How to calculate BMEP from P-V Graphs?

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I have a P-V trace for a wide open throttle and a part load. Is it possible to calculate the BMEP from these graphs?
 

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  • #2
Ranger Mike
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see Horsepower - Please help - Confused! posted on Feb 14 2009

BMEP = ( Hp x 13000) / ( liter displacement x RPM)
 
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that doesnt really help considering all i am given are values of different pressures and volumes
 
  • #4
Q_Goest
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If you have pressure and volume you may integrate PdV to determine work, then divide by time to determine power.

For example, if you have a table of values that give pressure and volume, you should be able to take average pressure (gage pressure, not absolute) and change in volume, multiply to obtain work, then sum all work done over a single cycle (360 degrees of crankshaft rotation for a 2 stroke, 720 degrees for a 4 stroke) and divide by time it takes for that cycle to get power.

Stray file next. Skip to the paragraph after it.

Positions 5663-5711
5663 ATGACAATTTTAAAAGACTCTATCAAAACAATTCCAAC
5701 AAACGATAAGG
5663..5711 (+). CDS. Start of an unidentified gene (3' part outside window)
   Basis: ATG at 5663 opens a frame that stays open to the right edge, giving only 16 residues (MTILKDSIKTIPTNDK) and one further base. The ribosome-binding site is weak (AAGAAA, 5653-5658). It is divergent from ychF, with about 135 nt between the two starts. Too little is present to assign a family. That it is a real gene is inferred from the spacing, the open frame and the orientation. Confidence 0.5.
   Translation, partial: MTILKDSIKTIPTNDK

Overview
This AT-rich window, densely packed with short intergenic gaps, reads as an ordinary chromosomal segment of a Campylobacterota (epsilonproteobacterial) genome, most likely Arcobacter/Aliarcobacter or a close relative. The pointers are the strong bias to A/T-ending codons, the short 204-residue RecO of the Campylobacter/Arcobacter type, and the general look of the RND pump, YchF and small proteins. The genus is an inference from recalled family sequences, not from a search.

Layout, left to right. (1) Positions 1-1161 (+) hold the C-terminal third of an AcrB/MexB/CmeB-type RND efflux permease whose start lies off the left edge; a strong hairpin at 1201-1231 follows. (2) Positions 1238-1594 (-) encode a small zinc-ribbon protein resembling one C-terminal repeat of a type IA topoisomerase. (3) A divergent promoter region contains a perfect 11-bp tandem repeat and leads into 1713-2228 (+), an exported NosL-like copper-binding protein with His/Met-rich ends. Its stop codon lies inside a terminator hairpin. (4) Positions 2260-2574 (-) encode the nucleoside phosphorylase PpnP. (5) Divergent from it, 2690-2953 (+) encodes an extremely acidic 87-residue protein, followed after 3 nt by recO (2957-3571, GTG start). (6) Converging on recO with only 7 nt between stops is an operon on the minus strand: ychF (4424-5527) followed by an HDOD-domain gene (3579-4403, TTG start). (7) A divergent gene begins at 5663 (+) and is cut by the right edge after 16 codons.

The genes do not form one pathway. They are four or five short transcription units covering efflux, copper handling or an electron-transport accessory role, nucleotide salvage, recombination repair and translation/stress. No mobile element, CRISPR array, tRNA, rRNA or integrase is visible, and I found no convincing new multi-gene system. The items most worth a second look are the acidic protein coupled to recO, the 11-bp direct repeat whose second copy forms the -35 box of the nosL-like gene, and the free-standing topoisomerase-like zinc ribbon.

• #5
brewnog
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Sure, integrate to find the area enclosed by the PV curve; this gives you the IMEP.
 
  • #6
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Q_Goest is bang on the money with this one, I used a similar type of thing in my masters disseration. Designing a vintage V8 racing engine using simulation techniques. huzzah.

Integrating real curves is a *****, either find a program that can make approximate curves from a set of data points or break out the graph paper.
 
  • #7
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Integrating real curves is a *****, either find a program that can make approximate curves from a set of data points or break out the graph paper.
If you have no better software than Excel, you can use a trapezoidal numerical integration approach reasonably well so long as the x-interval is pretty small compared to the sample length.

But when it comes to a manual method, use a planimeter! I've mentioned before with PV diagrams, they're absolutely fantastic and much better than counting squares :)
 
  • #8
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Those are two marvellous suggestions. I feel especially silly about the numerical integration in excel as that is probably the easiest way to do it, I should have known that but never even thought to use the trapezoid rule. :(
 
  • #9
Q_Goest
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Those are two marvellous suggestions. I feel especially silly about the numerical integration in excel as that is probably the easiest way to do it, I should have known that but never even thought to use the trapezoid rule. :(
Actually, if you used the average pressure between two datapoints then you used the trapezoid rule! :)
 

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